Supreme Court Decision Allows 9K Utah DACA Recipients To Work, Study In US
SALT LAKE CITY, Utah – A major decision from the U.S. Supreme Court means undocumented immigrants in Utah who were brought to the U.S. as children, can continue to live and work legally in the U.S. under the Deferred Action for Childhood Arrivals (DACA) program.
Thursday’s ruling was a welcome surprise for nearly 9,000 thousand immigrant families in Utah. It doesn’t provide any permanent answers but allows them to stay in the country — for now.
“I was 12 years old, I came here with my parents, it was year 99,” said Edison Suasnavas.
Originally from Ecuador, Suasnavas has called Utah home for most of his life. He went to school here, met and married the love of his life and started a family here.
“I always decided to follow what my heart would tell me,” Suasnavas said.
He followed his passion for biology and got a master’s degree from Utah State University. Edison now works to detect genetic mutations in cancer patients.
“I try to save a life by providing an early diagnosis for them,” he added. “That has been a life-changing experience because I feel like by doing that I have been able to contribute back to what this country has given me.”
It’s why the Supreme Court’s decision to block the Trump Administration from ending the Obama Administration’s DACA program means so much to Suasnavas and his family.
“I wasn’t able to work before DACA,” he said, explaining that he was preparing for the opposite decision. “They told me 90% they were going to take it away, so I still feel like I’m dreaming.”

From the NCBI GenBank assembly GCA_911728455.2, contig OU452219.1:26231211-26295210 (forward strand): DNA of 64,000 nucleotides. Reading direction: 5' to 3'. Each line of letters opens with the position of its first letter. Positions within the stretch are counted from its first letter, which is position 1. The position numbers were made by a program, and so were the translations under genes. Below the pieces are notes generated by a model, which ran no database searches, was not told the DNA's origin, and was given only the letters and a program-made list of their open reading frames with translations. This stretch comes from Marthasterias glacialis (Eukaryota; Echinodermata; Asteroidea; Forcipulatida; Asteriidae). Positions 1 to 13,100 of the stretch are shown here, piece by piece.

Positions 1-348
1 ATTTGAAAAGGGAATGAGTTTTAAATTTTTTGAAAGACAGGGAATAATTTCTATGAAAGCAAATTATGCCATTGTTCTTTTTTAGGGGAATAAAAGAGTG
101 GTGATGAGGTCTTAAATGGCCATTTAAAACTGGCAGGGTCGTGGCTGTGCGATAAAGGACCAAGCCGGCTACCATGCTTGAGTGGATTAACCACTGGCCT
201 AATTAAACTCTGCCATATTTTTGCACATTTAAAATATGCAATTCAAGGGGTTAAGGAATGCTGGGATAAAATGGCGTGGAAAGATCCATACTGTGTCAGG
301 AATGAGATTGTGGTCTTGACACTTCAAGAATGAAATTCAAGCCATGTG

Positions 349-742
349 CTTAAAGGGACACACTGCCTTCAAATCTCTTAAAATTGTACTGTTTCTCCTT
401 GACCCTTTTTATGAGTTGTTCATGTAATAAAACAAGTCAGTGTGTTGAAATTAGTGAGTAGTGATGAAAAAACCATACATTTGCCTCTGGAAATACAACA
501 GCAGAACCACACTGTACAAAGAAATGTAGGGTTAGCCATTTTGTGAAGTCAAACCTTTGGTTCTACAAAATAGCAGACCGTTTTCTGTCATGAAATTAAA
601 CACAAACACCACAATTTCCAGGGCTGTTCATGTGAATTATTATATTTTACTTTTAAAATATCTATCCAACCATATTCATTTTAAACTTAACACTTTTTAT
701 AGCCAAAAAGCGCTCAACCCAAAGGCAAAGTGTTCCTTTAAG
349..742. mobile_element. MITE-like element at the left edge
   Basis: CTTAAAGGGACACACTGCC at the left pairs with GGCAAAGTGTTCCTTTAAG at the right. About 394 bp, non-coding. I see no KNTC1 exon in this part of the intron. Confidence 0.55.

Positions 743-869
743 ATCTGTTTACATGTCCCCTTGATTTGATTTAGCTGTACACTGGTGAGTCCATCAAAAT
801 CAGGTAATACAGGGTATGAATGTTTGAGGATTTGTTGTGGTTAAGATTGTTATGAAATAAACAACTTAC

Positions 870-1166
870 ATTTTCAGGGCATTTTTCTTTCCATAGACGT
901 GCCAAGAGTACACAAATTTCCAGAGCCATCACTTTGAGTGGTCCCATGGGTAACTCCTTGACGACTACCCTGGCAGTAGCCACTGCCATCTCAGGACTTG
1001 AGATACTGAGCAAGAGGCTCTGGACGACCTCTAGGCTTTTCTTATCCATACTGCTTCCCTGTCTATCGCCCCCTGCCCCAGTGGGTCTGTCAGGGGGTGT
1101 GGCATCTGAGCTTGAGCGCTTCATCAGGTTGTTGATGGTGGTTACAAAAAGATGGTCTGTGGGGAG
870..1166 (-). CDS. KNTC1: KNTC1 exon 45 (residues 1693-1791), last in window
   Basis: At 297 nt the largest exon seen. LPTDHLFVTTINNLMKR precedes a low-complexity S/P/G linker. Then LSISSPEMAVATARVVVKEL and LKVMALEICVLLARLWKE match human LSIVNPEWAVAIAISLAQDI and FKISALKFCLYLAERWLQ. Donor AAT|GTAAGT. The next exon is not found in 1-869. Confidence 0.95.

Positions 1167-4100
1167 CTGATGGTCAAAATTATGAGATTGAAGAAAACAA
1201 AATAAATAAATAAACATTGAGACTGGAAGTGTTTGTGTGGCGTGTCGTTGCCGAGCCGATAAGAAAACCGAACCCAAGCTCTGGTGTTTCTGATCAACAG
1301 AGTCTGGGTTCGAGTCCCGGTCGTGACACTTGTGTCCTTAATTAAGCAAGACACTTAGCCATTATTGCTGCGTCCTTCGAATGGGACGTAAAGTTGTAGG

“This decision, to me, personally means keeping families together,” said immigration attorney Jonathan Shaw.
Shaw said DACA allows undocumented youth, who qualify, to work without fear of deportation. Some of those qualifications are no felony or significant misdemeanor convictions, graduating from high school and being brought to the U.S. as children.
However, DACA does not provide a pathway to citizenship and needs to be renewed every two years. For many undocumented people, it is the only option to remain in the country.
“For 99% of the world’s population there is no line because they haven’t won life’s lottery and don’t have a U.S. citizen spouse or a brother, sister, parent who can petition for them,” Shaw said.
Thursday’s ruling allowed Suasnavas to keep living his dream, for now. The Supreme Court did leave the door open for the Trump Administration to come back with a detailed justification to end DACA.
“I hope that people can see that I deserve an opportunity to stay and keep contributing positively because my only intention is to live here in a peaceful way but also in a way, thanks to my career that the US gave me, try to save lives,” Suasnavas said.
The full list of guidelines to qualify for DACA is online.
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